Mission Summary – May 24th

Mission Summary

Mission: 299

Dates: 05-12-2024 – 05-24-2024

Author: Prakruti "Pari" Raghunarayan, Mission Commander

We were merely freshmen in college when we began working towards this. Our now Executive Officer, Avery Abramson, came to me with a great idea to get us ambitious undergraduates to work on making progress towards sustainability and space exploration. Knowing other incredible people with similar interests, we assembled the group of people at the University of Texas at Austin that you know as the Bevonauts.

We had many meetings and brainstorm sessions before finally settling on and working towards what became our proposal: "The Frontiers of Martian Geology and Spectroscopy." The goal of this project was to essentially be able to bring back spacecrafts sent to Mars making for sustainable space travel. The sustainability aspect increased when we decided if we want to get to Mars, we should also be able to inhabit it and make use of the natural resources. The three subprojects were born there: Aravind, Noah, and I would work on making use of natural materials and complementing it with what we know and use to grow and sustain life on Mars, Rishabh would work on drone mapping that can be purposed for search and rescue, and Avery and Kristina would make progress on the space weather and solar physics front.

Towards the end of the mission, despite a few technical hiccups, Kristina and Avery made great progress conducting research on Mars. They learned about solar and robotic imaging, as well as image processing. After the conclusion of this mission, the scientific research will continue, as there is extra time saved on the SkyNet account for additional observations via the Robotic Observatory in New Mexico. There are also two more images to process from the Musk Observatory. Avery and Kristina enjoyed their time at MDRS and look forward to finishing their research projects on Earth.

Anomalies were not just present in the GreenHab. As expected of any space station, maintenance was a primary responsibility of the Crew Engineer – a duty at which they excelled at. During the 12-sol mission, the Crew Engineer repaired and replaced Hab Tunnel zip ties, and the astronomy laptop boot drive. Apart from corrective maintenance, the engineer made sure that the Hab was functioning nominally by monitoring and emptying the toilet, calculating water levels, and inspecting the entirety of the station’s facilities in the midst of uncertain power supply.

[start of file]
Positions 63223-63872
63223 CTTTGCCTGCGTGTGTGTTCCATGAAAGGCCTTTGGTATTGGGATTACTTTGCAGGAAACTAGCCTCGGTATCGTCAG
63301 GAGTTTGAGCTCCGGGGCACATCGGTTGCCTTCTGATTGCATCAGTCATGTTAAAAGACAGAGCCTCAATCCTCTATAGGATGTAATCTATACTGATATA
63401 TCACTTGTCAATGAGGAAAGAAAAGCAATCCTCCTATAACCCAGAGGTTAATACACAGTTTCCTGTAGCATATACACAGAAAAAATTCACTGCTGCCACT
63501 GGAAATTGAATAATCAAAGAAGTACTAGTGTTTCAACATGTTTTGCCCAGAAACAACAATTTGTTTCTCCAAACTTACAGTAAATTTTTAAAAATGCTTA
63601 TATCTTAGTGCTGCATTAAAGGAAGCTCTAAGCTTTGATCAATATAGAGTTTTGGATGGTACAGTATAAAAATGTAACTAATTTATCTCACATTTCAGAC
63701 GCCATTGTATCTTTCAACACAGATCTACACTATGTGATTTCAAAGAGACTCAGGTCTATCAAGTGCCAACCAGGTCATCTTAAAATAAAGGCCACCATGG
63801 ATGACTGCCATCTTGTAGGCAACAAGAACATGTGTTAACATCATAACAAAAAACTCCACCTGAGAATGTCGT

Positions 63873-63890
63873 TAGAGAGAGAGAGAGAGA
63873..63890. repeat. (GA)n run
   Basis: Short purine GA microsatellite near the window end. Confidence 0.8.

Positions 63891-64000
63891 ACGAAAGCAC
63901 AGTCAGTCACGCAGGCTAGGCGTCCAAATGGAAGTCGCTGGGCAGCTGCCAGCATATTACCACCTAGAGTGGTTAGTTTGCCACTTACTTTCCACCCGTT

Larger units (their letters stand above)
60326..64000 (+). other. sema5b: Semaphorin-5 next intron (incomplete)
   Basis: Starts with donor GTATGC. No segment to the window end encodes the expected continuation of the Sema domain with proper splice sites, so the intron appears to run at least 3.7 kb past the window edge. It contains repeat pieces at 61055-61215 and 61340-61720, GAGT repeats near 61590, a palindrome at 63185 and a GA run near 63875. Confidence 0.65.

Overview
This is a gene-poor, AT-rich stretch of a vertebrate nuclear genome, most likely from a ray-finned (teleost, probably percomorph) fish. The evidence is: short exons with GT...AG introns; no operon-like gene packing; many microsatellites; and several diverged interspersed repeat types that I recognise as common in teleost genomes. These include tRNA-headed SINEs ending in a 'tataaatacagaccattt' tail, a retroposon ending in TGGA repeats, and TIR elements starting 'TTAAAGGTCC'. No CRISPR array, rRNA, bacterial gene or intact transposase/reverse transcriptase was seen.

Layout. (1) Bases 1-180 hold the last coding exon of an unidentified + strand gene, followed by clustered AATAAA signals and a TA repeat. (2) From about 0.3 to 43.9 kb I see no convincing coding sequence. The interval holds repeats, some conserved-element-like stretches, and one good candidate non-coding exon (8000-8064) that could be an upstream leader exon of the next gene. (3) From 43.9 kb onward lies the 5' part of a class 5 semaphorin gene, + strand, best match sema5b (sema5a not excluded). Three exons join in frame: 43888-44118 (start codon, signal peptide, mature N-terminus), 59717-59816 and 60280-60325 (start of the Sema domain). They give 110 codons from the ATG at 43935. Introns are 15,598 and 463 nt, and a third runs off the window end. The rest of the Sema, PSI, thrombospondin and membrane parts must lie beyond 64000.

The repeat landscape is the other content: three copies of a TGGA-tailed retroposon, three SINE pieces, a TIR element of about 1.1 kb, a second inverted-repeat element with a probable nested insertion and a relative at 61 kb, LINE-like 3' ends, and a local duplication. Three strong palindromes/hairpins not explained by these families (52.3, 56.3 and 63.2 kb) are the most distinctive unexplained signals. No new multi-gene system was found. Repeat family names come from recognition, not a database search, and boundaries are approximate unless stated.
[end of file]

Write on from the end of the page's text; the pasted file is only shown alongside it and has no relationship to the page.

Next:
Lastly, on the materials front, Noah, Aravind, and I made significant progress–but are not yet done. We have determined the mock grade Martian soil would actually be alright to sustain life as we know it if complemented with whatever nutrient they are missing. We tested this on radishes. Usually, this can be done with cardboard, organic matter, or something like clay, silt, or sand (depending on the deficiencies). We were also able to exfoliate the materials to the point where they can take some samples from MDRS and get them to spectroscopy labs and have them measured, We will learn the uses of natural material from this and be able to take these principles and studies to Mars!

As I write this, I am aware of the great progress my great crew has made. I am grateful to have such a young, ambitious crew. It gives me great hope for the future of space exploration. We have ventured off to Mars and started this journey when we were literally children (like genuinely) and as we arrive back to Earth we come back as adults, knowing that the responsibility of sustainable space travel lies in the hands of our generation. We are grateful to have contributed to something bigger and hope to do more.

Mission complete. Mission successful. Thank you.

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